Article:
Hello good people of the world! Today’s post is about controlled room temperature, which is of importance for any space holding drug products, including manufacture, storage, and transportation. Storage temperature requirements are closely related to drug stability, so are an important focus of regulatory agencies.
US pharmacopeia has at least two applicable monographs:
Good Storage and Shipping Practices
ISPE summarizes the general industry approach nicely in the Good Practice Guide on Cold Chain Management (not free but available here):
“‘Controlled room temperature’ indicates a temperature maintained thermostatically that encompasses the usual and customary working environment of 20° to 25°C (68° to 77°F); that results in a mean kinetic temperature calculated to be not more than 25°C; and that allows excursions between 15° and 30°C (59° and 86°F) that are experienced in pharmacies, hospitals, and warehouses.”
How do you control your room temperature space? Leave a comment below and please share this post with whomever you think would benefit.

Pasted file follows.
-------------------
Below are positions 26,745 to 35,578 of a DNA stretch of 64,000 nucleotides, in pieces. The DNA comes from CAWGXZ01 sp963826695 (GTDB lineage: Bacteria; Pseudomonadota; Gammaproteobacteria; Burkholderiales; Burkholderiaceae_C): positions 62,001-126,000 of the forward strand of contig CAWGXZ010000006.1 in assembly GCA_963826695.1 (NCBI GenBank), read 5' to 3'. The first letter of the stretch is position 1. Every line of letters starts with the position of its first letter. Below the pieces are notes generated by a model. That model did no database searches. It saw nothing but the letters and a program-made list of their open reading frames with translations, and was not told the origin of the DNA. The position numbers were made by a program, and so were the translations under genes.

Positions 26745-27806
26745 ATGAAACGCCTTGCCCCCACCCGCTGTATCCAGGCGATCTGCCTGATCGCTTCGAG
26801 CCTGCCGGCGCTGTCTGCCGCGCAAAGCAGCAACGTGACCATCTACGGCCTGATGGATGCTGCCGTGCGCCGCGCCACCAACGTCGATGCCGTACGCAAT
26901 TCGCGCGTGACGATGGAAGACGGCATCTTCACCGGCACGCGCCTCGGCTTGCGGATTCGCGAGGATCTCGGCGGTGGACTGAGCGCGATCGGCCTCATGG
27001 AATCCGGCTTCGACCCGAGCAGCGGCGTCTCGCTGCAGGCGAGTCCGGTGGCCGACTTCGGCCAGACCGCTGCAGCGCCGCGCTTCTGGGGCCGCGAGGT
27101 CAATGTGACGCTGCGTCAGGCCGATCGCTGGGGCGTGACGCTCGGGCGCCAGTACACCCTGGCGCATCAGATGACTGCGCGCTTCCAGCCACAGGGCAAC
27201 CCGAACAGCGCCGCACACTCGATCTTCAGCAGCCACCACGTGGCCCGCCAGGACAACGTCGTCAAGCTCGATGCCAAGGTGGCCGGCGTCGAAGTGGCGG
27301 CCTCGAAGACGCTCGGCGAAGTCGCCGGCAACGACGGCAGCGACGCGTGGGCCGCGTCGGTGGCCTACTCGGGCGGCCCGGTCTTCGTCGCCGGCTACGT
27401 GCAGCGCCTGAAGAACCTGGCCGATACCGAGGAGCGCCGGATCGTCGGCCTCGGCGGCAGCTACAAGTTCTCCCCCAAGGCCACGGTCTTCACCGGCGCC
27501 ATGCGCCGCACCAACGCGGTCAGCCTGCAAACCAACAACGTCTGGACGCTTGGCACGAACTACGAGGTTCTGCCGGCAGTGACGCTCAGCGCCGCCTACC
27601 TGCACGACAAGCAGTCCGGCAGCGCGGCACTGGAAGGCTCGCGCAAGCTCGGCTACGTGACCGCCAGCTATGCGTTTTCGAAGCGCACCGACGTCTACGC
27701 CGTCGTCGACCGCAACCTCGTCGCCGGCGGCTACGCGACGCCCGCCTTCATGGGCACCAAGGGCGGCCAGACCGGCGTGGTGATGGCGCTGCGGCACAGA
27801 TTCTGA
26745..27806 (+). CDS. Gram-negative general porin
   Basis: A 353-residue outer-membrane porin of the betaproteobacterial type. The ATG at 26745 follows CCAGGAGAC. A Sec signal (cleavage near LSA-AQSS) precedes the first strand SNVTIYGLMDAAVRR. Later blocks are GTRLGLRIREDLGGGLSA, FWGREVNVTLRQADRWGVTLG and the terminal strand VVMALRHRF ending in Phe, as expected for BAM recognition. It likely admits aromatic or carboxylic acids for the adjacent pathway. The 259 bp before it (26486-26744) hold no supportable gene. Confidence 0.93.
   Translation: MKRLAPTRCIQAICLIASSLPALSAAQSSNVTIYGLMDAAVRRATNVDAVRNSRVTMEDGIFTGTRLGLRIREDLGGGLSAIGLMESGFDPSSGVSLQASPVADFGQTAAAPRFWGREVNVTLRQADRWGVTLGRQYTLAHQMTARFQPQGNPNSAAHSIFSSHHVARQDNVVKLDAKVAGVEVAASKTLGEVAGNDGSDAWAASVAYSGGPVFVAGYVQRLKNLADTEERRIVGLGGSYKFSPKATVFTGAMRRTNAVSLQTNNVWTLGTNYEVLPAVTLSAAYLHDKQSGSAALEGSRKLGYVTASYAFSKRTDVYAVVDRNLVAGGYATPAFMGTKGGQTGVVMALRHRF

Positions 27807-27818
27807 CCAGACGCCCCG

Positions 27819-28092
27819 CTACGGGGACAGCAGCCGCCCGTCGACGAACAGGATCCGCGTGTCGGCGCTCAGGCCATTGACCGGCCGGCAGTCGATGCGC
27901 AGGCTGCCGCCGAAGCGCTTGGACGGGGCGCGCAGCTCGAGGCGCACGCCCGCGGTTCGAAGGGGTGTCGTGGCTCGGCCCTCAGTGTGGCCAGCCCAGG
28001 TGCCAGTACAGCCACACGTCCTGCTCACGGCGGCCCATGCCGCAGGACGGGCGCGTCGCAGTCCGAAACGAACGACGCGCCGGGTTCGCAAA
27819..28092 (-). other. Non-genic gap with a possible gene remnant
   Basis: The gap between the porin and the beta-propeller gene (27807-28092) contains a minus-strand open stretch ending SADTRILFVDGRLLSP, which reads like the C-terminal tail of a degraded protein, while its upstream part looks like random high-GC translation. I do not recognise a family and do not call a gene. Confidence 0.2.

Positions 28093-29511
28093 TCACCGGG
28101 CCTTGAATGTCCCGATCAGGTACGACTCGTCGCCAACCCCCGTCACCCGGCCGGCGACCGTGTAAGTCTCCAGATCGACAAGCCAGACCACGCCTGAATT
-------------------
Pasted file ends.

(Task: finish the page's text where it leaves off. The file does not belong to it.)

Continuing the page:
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Hello good people of the world! If you work with a mix of process equipment and supervisory control or monitoring systems, you know the importance of alerts and alarms, but most companies do not take the necessary steps to ensure their alerts and alarms are well configured and meaningful. One of the enemies is so-called “nuisance-alarms,” but just as important is knowing that you have enough alerting/alarming so that critical events are not missed and appropriate actions are taken before harm is done.
And by the way, alerts and alarms are something the FDA has historically shown to care about (e.g. FDA had observation at Teva Irvine for lack of validation on alerts and alarms). So what considerations are at play?
What should alert/alarm? If you’ve clearly defined your Critical Process Parameters (CPPs) and know what your Critical Quality Attributes (CQAs) are, you know already what needs alerts/alarms: all CPPs.
What should the alert/alarm limits be? This part is tricky: you need limits that provide operators with sufficient information without becoming a nuisance. All too often I see the situation where alarm banners are flashing but no one is paying attention because “there’s always alarms” or whatever.
What action should occur based on alert/alarm conditions? This is another place I often see improvements needed: every alert and alarm should have a documented action associated with it, typically in the SOP, that operators are trained on. If there is no documented action required for an alert/alarm, why do you have it?
What do you find critical in configuring alerts/alarms and introducing them into a manufacturing process?
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